The two publicly-traded farmland investment vehicles in the US – Farmland Partners (FPI) and Gladstone Land – offer a wealth of information useful to anyone attempting to understand private farmland markets.
Details about lease structures, trade and weather challenges, logistics and recent transactions that private managers are often reluctant to share are discussed openly on quarterly earnings calls, with individual farmland deals heralded by press releases during the months in between.
For those attempting to make private investments in US farmland, the relationship to public farmland managers is more complicated. Managers on either side of the public/private divide find themselves competing for the same properties. Both sides operate in markets where the other plays some role in shaping overall sentiment and in setting the terms of partnership with producers.
That fact that publicly-traded farmland REITs advertize themselves as offering “relatively modest” annual returns of between 6 and 8 percent with low volatility plays a role in supporting the rationale for commitments into private agriculture funds, Fiera Comox partner Bob Saul tells Agri Investor.
Even in a market with a growing list of investment-grade private ag-focused managers, Saul says, institutional LPs new to the market are likely to begin investigating private farmland as an asset class by examining its public counterpart.
“One of the problems that we have had in many of our land-based assets is that we have had ‘over-promise and under-deliver’,” says Saul. “When you see the kind of returns that Gladstone advertises, as well as what they’ve actually returned, then your expectations are appropriate.”
Recent developments at FPI, however, have highlighted the challenges all public companies face.
On its fourth quarter earnings call last month, FPI chief executive Paul Pittman detailed the impact of a July Seeking Alpha post alleging improper disclosure of a lending program. Posted under the pseudonym of Rota Fortunate, the article had, according to Pittman, essentially stopped the company from making new acquisitions, cost it new business partnerships and dented the morale of employees.
“Everything going on in our business is right out in front of everybody,” Pittman told Agri Investor last week. “Everything going on in Hancock’s business or Westchester’s business is not right out in front of everybody.”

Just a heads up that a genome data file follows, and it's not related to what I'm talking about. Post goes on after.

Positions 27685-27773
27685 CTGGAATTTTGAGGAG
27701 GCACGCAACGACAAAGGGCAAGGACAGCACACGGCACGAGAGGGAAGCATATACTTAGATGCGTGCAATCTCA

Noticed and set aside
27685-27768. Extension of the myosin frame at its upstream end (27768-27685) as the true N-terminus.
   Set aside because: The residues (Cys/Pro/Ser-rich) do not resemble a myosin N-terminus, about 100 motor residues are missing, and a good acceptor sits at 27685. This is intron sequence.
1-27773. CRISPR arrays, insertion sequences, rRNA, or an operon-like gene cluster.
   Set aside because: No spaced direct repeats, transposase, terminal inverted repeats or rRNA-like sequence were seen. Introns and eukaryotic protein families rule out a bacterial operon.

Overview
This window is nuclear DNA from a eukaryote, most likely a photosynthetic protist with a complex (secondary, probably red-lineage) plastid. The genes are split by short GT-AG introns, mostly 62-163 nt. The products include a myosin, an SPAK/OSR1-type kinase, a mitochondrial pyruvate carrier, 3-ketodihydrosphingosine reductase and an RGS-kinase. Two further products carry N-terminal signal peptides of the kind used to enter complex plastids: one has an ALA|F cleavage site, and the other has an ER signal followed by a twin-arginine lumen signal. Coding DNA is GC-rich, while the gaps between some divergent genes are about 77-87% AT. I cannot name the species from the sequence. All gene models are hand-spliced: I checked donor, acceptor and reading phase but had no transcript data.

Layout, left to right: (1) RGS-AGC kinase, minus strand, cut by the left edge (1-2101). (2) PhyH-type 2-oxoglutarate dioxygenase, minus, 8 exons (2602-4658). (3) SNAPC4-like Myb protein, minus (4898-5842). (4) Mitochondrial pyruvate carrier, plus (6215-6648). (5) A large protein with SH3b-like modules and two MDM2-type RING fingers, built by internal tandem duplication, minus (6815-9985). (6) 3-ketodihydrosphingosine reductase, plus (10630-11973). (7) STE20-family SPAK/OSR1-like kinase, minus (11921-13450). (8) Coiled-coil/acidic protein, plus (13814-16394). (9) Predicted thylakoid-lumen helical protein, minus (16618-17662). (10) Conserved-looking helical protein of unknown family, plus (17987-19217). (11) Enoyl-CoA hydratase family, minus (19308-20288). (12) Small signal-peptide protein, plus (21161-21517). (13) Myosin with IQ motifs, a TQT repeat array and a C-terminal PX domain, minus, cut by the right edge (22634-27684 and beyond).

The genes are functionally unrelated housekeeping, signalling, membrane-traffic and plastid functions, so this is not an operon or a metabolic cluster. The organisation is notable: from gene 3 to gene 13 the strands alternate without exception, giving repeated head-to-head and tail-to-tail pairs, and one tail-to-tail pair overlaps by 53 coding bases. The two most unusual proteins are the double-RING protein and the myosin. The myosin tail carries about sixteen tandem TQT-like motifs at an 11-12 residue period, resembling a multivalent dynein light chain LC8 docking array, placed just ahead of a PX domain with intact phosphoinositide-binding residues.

Judging by the number of clicks on a recent Agri Investor story, FPI’s travails have also raised hopes some of its farmland would end up in private hands.
FPI had begun working on its first asset sale even before the Rota Fortunate article was posted. On last month’s earnings call, Pittman said he expected as much as $37 million in asset sales to come through this year, as part of its effort to recover from the drop in share price that followed the article’s publication.
Speaking about FPI’s $1.2 billion portfolio – which comprises 162,000 acres across 17 states – Pittman highlighted it was pulled together just since 2013 on the back of having realistic expectations and understanding local pricing signals.
“So many of these institutional investors think that the farmers are all dumb. They believe the headlines in the newspaper and think they are going to be able to buy this stuff for pennies on the dollar and you can’t – you just can’t,” he argued. “You cannot build a nationwide business of scale trying to find desperate sellers and buy things cheaply.”
Regardless of whether any of FPI’s expected sales are completed directly to private managers, the reality is prices for its properties are likely to find support in the form of institutional investor demand.
And while Pittman currently casts rapacious private managers as a foil against which to juxtapose his company’s more transparent approach, it seems likely his firm and Gladstone will increasingly see private capital as among their partners, especially within small markets.
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